This might not seem that important because many of the Advantage Plans have low co-pays, or even no co-pays, such as the cost of routine doctor’s visits and even visits with a specialist. However, there are certain circumstances that could end up costing you a considerable amount of money.
Example 1: You have a Medicare Advantage Plan. The premium is $25/month. The co-pay for acute inpatient hospital care is $270 per day for days 1-8. This means that for the first eight days you’re in the hospital, you will be charged $2,160. You qualify for Premium-free Part A. Additionally, you are responsible for whatever the Advantage Plan deductible is if there is one, as well as the Part B monthly premium..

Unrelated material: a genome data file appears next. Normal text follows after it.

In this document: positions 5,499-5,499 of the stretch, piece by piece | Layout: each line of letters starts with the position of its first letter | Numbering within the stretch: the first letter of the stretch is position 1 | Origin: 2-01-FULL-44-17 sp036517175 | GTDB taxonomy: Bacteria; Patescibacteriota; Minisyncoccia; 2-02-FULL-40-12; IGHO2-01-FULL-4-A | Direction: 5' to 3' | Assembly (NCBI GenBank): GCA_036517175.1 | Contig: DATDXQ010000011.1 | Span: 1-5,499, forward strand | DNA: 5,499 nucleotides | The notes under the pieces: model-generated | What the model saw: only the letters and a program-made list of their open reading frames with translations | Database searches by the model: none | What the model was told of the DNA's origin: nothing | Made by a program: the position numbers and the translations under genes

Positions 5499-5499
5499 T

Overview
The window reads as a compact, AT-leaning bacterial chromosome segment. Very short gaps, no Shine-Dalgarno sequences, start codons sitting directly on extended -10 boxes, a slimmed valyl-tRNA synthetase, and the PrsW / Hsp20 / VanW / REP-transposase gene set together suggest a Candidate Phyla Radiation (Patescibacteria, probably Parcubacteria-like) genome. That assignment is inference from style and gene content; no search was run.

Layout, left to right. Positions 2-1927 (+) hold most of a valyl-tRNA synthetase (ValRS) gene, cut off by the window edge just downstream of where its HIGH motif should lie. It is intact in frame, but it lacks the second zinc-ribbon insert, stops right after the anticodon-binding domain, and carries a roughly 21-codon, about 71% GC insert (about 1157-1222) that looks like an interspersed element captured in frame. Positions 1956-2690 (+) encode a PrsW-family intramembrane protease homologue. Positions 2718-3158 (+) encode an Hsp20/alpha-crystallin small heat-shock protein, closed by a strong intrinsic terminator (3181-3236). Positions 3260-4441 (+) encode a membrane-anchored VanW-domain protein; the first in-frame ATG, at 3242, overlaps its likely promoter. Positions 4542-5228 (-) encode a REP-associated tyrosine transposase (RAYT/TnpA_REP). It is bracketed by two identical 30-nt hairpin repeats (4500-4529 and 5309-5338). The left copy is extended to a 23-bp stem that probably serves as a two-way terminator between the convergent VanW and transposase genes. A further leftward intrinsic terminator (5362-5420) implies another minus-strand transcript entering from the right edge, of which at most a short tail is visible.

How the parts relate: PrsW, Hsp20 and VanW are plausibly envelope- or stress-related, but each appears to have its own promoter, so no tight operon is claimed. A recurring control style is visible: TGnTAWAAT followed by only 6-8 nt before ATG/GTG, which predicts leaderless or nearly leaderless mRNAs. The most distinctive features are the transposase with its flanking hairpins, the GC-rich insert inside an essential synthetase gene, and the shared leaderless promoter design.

Your friend, also in Kansas, has Original Medicare, and will be responsible for the Part A deductible, as well as twenty percent of their hospital bill for the entire stay. This is in addition to the Part B monthly premium.
As you can see, if you have a Medicare Advantage Plan, your costs for this scenario would be significantly more than if you had Original Medicare, even without a Supplement Plan.
In some situations, there isn’t much of a price difference between Original Medicare and a Medicare Advantage Plan. However, you can usually cut costs by purchasing a Medicare Supplement Plan. See the example below.